Classic Car Guy likes this.
  12. Classic Car Guy

    Classic Car Guy Forget Scientific & Enjoy the Music

    Location:
    Northwest, USA
    I use to have a CD401 that I bought used and it was a great sounding deck. I sold it. Presently I still have a CD191 and it just needs belts and probably needs maintenance. I'm a bit hesitant to work on it because when I saw the construction of the inside, it was not really as solid as the nakamichi. Besides the metals frames are thinner, it wasn't anodized to benefit the protection of rust in long term. There were so many spots inside that rust and excessive oxides were building up. lets just say out of 20 nakamichi that I opened and worked on, I saw 1 that was beginning to build up but it was evidently neglected. If you guys have a formula how to maintain those HK deck from getting this early signs of cancer, share it.. Thanks,,,
     
    doity likes this.
  13. doity

    doity Forum Resident

    You can get those HK decks for probably the same as a good overhaul of yours would cost. I never had any problem with them, but yes the lower range was a bit lighter and not as robust feeling as the others. Still, for what they are they are marvelous. I saw one on Craigslist a day or two ago, I think it was the CD391 or 401 for something like under $200. Could always even haggle the price down.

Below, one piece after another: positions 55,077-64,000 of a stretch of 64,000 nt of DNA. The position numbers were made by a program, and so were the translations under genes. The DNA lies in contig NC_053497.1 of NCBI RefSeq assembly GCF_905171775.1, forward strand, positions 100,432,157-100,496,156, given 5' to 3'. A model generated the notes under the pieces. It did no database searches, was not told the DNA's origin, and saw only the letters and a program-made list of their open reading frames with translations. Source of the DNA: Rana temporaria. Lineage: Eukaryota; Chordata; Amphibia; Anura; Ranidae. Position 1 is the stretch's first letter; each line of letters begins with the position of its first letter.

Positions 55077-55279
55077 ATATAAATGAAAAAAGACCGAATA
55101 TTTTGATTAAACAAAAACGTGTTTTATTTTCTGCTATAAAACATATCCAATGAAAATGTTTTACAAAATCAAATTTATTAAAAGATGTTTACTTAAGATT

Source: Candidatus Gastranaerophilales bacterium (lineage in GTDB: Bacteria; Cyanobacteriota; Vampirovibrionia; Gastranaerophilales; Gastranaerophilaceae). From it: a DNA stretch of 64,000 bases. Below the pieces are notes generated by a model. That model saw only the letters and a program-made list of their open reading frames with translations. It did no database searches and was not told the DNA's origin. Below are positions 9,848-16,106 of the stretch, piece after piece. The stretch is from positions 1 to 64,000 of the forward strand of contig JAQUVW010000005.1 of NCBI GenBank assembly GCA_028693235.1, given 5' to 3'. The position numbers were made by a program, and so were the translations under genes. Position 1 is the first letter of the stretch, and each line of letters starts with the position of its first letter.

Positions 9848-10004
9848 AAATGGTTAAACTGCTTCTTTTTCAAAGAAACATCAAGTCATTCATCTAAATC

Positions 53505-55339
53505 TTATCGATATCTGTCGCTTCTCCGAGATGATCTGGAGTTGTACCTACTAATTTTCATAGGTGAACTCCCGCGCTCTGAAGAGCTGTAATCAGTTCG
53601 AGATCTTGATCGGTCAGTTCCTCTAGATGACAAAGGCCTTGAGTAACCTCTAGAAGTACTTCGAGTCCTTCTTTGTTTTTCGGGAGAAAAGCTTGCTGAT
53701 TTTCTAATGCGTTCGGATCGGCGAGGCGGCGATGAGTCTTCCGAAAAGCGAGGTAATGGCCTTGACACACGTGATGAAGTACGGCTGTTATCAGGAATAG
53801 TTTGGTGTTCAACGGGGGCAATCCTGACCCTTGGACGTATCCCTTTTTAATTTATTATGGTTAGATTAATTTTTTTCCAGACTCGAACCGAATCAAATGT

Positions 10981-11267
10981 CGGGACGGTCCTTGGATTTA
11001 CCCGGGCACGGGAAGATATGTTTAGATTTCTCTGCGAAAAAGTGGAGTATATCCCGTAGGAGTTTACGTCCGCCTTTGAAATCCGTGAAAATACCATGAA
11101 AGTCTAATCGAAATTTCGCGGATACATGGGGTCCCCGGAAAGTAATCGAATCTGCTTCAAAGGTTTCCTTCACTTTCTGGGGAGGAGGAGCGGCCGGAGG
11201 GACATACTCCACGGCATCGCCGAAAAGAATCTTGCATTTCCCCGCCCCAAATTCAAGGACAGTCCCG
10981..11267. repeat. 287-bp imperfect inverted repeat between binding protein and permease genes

14. Classic Car Guy

    Classic Car Guy Forget Scientific & Enjoy the Music

    Location:
    Northwest, USA
    Very true and very good point. Its just what I saw and I'm not really familiar with the HK much but I do know any these decks HK or Naks are good in certain purpose and its all a matter of personal preference. Pretty much I have Nakamichi backup decks and parts that's probably why I didn't touch the other one much. :nyah:
    Okay so much for that. Time to go back to work again. Man cant believe not much people working during the holidays. But we all gotta do what we gotta do. Anyways it pays for the bills and at the same time I have time to talk to you guys while I'm on standby.
    Take it easy.....:-plnktn-:
     
  15. perryinva

    perryinva Forum Resident

    Location:
    Richmond, VA, USA